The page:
That’s it for this week!

Laters

RobP

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7 thoughts on “Fatigue!

  1. Looks great so far! Keep up the good work. May I suggest Archer Jones’ “Art of War in the Western World” as an essential read for anyone wanting to understand this period of warfare – especially someone looking to develop a wargame. I would also encourage you to take a look at the wargame series “Great Battles of History”, which (rightly, I think) places special emphasis on Leadership and Troop Quality as the 2 biggest determinants of victory in this era.

    To this, I would just add “Training”, as this last aspect is what allowed the well-articulated legions of Rome and the phalangists of Macedon to score victories over larger, more powerful (and even better-led) forces.

    • Thanks Erich! I have read many books on this period but seem to have missed Archer Jone’s book, will have to hunt through Amazon to see if I can get hold of it.

      As for the Great Battles in history games, I’m actually playing the Deluxe Edition Alexander board game right now! 😀 I own 6 boardgames from that series as well as the 3 computer games. I think that Richard Berg’s games are master pieces – with the board games being a lot better than the computer versions. His focus on cohesion and quality as opposed to raw casualties was a revolutionary design (and still is) – plus I like Richard’s sense of humour in his rules writing 🙂

      Training, discipline and cohesion do make up a significant part of the results of Ancient Armies, though Ancient Armies differentiates between morale and cohesion – for example many skirmishers had formations that had a very low cohesion, but then again it doesn’t matter for them as they do not usually participate in shock combat.

      The Signals system combined with the assigned manoeuvres system will benefit well trained armies in Ancient Armies and provide a lot more battlefield flexibility to those armies. So commanding these armies vs armies with less training will be very different.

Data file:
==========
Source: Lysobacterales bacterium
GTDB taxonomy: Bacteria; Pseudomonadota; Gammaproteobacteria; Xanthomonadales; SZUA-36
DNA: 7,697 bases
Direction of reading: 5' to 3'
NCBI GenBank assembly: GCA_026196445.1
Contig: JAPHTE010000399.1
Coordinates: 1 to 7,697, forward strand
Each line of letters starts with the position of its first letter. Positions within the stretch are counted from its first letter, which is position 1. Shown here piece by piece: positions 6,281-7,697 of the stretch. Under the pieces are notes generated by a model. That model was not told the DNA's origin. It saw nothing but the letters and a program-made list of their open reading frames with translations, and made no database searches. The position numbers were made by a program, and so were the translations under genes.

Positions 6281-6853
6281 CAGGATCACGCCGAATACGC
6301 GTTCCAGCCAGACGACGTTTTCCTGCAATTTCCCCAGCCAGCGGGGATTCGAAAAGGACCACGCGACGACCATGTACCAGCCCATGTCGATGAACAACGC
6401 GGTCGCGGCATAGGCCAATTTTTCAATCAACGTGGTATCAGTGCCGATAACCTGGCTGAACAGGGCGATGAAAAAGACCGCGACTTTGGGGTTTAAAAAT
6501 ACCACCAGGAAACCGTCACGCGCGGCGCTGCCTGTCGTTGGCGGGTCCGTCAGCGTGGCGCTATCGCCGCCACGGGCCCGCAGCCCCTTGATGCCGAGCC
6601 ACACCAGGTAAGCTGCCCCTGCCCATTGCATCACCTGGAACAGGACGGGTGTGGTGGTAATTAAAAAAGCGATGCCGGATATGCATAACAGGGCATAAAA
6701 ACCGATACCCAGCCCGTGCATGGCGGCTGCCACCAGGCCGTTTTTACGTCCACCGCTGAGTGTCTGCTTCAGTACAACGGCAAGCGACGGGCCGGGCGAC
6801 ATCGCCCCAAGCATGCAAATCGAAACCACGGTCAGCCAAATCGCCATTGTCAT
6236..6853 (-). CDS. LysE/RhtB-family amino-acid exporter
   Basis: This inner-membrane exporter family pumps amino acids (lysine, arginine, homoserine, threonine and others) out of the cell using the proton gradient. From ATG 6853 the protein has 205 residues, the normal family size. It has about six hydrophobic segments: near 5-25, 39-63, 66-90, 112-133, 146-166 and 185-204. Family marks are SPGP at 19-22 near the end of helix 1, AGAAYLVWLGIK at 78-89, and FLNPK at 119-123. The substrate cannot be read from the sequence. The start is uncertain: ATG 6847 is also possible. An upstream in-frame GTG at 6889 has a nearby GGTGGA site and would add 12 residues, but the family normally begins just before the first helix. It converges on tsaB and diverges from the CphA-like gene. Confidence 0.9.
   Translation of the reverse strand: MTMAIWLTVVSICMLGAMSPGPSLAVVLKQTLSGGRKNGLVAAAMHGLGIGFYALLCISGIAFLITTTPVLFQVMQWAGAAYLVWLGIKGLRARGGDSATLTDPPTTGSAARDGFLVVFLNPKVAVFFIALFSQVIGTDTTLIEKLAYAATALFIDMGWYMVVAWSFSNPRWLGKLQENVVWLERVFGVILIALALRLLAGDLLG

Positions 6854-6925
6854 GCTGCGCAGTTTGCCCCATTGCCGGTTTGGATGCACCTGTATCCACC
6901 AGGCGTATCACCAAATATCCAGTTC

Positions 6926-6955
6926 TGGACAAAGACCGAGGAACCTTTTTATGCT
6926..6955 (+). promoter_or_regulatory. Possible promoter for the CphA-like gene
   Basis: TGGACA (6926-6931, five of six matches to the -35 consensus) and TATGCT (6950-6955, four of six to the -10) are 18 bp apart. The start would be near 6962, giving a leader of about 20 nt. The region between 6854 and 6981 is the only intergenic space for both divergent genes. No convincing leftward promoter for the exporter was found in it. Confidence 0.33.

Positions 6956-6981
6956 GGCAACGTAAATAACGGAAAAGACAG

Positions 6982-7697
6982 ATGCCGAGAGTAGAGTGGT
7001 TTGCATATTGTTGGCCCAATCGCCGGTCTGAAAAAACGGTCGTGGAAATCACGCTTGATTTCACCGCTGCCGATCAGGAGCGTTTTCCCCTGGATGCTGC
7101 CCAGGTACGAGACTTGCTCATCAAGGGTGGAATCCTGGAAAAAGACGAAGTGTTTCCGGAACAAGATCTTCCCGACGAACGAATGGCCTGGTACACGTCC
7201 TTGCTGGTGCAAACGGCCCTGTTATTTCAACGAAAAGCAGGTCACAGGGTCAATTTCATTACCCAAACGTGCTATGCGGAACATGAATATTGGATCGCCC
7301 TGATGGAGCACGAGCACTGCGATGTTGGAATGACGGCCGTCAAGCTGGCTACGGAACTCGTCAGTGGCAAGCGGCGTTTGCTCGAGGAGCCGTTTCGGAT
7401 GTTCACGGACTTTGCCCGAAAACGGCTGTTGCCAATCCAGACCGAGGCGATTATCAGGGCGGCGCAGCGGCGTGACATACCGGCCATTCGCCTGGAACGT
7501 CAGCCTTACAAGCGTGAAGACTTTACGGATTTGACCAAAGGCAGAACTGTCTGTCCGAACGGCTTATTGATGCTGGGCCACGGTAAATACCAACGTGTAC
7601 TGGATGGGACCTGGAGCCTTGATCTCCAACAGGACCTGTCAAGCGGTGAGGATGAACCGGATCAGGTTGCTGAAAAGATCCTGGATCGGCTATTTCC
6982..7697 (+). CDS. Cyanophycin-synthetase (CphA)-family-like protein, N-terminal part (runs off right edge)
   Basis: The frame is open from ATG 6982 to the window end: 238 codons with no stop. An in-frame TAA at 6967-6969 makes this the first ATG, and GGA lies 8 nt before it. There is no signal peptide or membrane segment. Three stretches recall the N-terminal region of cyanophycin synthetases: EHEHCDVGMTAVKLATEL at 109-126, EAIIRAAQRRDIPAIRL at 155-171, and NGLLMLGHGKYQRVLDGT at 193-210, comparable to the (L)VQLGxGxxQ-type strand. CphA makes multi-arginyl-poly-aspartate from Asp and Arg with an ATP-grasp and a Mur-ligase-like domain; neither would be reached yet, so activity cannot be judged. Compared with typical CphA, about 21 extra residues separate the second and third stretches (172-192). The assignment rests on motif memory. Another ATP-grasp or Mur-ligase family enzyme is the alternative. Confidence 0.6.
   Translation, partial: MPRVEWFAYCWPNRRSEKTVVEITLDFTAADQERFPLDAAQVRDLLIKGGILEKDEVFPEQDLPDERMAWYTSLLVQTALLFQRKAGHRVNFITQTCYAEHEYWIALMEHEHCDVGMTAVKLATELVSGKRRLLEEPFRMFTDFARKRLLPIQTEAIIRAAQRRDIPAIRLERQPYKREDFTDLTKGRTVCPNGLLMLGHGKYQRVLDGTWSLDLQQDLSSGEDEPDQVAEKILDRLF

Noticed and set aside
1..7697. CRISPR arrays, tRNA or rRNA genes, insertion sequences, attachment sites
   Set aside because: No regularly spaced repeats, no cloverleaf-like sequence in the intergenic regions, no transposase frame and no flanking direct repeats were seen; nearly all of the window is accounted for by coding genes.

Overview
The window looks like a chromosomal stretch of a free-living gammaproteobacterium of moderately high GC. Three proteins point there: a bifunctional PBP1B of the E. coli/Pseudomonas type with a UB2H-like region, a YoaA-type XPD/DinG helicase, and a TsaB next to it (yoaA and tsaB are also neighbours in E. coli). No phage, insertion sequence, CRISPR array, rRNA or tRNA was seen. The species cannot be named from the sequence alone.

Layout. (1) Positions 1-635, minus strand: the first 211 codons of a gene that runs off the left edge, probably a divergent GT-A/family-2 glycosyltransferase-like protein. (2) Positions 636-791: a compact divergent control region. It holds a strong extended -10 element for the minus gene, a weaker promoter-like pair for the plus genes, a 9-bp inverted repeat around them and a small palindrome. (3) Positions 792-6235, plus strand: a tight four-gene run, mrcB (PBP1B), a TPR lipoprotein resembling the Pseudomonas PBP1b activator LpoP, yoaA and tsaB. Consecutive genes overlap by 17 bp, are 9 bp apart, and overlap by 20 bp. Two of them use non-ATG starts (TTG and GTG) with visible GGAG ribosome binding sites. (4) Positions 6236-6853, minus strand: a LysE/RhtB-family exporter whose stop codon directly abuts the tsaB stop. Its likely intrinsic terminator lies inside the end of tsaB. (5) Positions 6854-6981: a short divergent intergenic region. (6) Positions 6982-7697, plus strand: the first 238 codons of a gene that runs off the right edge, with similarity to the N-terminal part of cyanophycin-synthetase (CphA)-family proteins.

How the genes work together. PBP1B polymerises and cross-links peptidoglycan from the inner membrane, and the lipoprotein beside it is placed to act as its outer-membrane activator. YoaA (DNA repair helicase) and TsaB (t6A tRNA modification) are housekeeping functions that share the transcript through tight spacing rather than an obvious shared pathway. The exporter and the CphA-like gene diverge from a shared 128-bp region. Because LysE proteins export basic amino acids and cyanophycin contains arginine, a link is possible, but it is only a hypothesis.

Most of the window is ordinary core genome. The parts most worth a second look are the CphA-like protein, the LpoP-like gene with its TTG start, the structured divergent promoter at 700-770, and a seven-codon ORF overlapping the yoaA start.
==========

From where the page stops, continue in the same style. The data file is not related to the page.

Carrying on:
I’ll be using Richard Berg’s games as my reference tool. If my results are in the ball park of those games, then I will be quite happy 🙂

  2. Rob, interesting stuff for sure… I wonder though.. would a unit that partially intersects another unit actually come to a stop or more likely, would it still move forward but become disorganized? Or at least part of it would continue forward (the part that does not intersect with the other unit).. but I suspect there is no way for you to represent that.. so perhaps having them stop is the correct answer here.. but I would have them become disorganized (both of them) and basically become a milling mass of confusion until they can sort themselves out.. which should take some time.

    Good stuff, I am very impressed with what you are creating here.

    • Thanks Bil. This system as well as many others will continually evolve as I get feedback like this and during play testing. In fact, fatigue received it’s first big tweak yesterday 🙂

      I had envisioned that most units of men would not deliberately march into or through their own comrades, not unless battle field pressures forced them to.

      That said after reading your post I think there are certainly scenarios involving lose formations like skirmishers.

      My aim for the moment is get all the systems in place, then tune it up during play testing. 🙂

      • The ideal solution would be for a formation that looks like it is going to march into part of another friendly formation to simply make a small adjustment to avoid the collision(a half turn or something)… but of course these sorts of things did (and still do) happen so having some fuzziness built in would be nice, would add some friction and unpredictability…

  3. That will be part of the plan. Once the movement orders are fully in the system, I will be working on unit path finding for use by the AI. For player orders it will help prevent silly orders, like marching into a solid wall, by route finding around it.

    I like the idea of using fuzzy logic though. It could even be influenced by a units’ training and discipline. The less well trained and ill disciplined would be more likely to end up not taking avoiding action.